- Upgrading the controller card renders the control panel basically useless. All controls are now software controlled.
- The z axis (up and down) is fixed. The machines are basically configured to cut or etch 3mm materials. There are things that can be done to provide some z lift capability but I don’t think it is worth the time, effort, or money to do.
- The machine I own isn’t really a 40 watt. Probably more like 30. It is a “Mini” with a shorter tube. Essentially, the longer the tube, the more powerful it is.
Laser + Poodle
Got my new OMTech 50 Watt Laser today.
I also own 2 Ortur Laser Master 2 – 20 watt diode lasers and a K40 Laser also from OMTech.
After tons of research I have decided that your best bet on buying a Chinese laser system is to buy it from OMTech. Your mileage may vary and in fact some people’s mileage DOES vary. That has NOT been my experience.
The K40 I bought from them and now this 50 watt machine………JUST WORKS. Right out of the box. No damage. Not one scratch. Not one dent. The machines both came aligned right out of the box.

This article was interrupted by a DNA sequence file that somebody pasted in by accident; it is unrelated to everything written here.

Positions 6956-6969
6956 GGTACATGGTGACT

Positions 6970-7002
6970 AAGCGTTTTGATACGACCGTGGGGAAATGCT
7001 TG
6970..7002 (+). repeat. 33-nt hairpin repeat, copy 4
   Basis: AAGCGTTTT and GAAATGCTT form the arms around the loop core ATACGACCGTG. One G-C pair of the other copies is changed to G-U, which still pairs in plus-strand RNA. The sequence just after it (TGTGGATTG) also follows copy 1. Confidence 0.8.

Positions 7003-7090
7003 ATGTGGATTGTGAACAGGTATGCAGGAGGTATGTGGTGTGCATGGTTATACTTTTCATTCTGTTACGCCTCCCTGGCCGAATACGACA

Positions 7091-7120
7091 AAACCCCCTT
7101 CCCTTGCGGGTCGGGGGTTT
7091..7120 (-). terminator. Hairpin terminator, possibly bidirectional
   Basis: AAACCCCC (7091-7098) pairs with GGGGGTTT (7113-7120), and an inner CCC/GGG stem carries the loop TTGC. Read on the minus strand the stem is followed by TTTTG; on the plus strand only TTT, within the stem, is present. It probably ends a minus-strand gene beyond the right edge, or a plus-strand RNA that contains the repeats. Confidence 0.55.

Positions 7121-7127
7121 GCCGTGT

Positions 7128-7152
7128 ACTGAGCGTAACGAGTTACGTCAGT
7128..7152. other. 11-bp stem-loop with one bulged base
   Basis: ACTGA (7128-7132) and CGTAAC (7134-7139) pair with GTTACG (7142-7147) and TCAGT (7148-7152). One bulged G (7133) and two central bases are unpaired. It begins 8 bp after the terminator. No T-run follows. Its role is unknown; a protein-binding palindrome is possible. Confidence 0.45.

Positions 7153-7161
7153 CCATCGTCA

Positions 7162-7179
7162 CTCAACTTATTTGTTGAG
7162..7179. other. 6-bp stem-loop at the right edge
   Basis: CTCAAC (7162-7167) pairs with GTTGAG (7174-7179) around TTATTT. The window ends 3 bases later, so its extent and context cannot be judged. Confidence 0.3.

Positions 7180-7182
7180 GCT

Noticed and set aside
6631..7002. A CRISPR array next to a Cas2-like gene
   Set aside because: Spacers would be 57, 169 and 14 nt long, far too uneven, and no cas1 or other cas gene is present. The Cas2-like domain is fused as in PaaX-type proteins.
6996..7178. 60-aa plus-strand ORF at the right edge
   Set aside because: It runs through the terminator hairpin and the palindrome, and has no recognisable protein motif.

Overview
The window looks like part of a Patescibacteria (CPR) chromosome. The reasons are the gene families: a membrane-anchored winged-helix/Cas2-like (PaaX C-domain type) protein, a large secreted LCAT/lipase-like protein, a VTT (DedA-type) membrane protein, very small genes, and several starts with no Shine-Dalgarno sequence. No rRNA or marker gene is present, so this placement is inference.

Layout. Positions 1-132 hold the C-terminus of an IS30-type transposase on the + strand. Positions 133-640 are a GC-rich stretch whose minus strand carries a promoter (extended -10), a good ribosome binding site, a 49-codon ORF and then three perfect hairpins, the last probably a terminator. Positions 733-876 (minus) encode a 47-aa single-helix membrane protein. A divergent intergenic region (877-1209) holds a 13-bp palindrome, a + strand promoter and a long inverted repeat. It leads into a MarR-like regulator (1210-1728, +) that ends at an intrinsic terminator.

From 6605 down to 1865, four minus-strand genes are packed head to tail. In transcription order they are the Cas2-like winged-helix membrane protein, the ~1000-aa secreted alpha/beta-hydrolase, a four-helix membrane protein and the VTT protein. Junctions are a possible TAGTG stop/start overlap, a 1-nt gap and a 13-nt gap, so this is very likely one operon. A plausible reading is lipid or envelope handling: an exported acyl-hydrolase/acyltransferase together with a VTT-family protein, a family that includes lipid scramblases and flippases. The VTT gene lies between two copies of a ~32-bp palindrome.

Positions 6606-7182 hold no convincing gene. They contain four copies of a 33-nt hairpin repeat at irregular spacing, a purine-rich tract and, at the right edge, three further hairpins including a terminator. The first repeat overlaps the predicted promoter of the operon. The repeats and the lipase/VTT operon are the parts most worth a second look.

Shipping was fast, the price was competitive albeit you could save a few dollars by buying from other dealers. I don’t recommend it unless you are prepared to take a machine out of the box and spend time aligning it and making it right. If you posses those skills then by all means…….save some money. Me. I posses those skills but it isn’t worth $50 or $100 to me to do all that quality assurance and work.
Well the unthinkable happened. My K40 fouled up. I’m not sure what happened but my working theory is that my accidentally dropping the laser tube door really hard caused a retainer to fall out, which in turn released spring tension on mirror #1.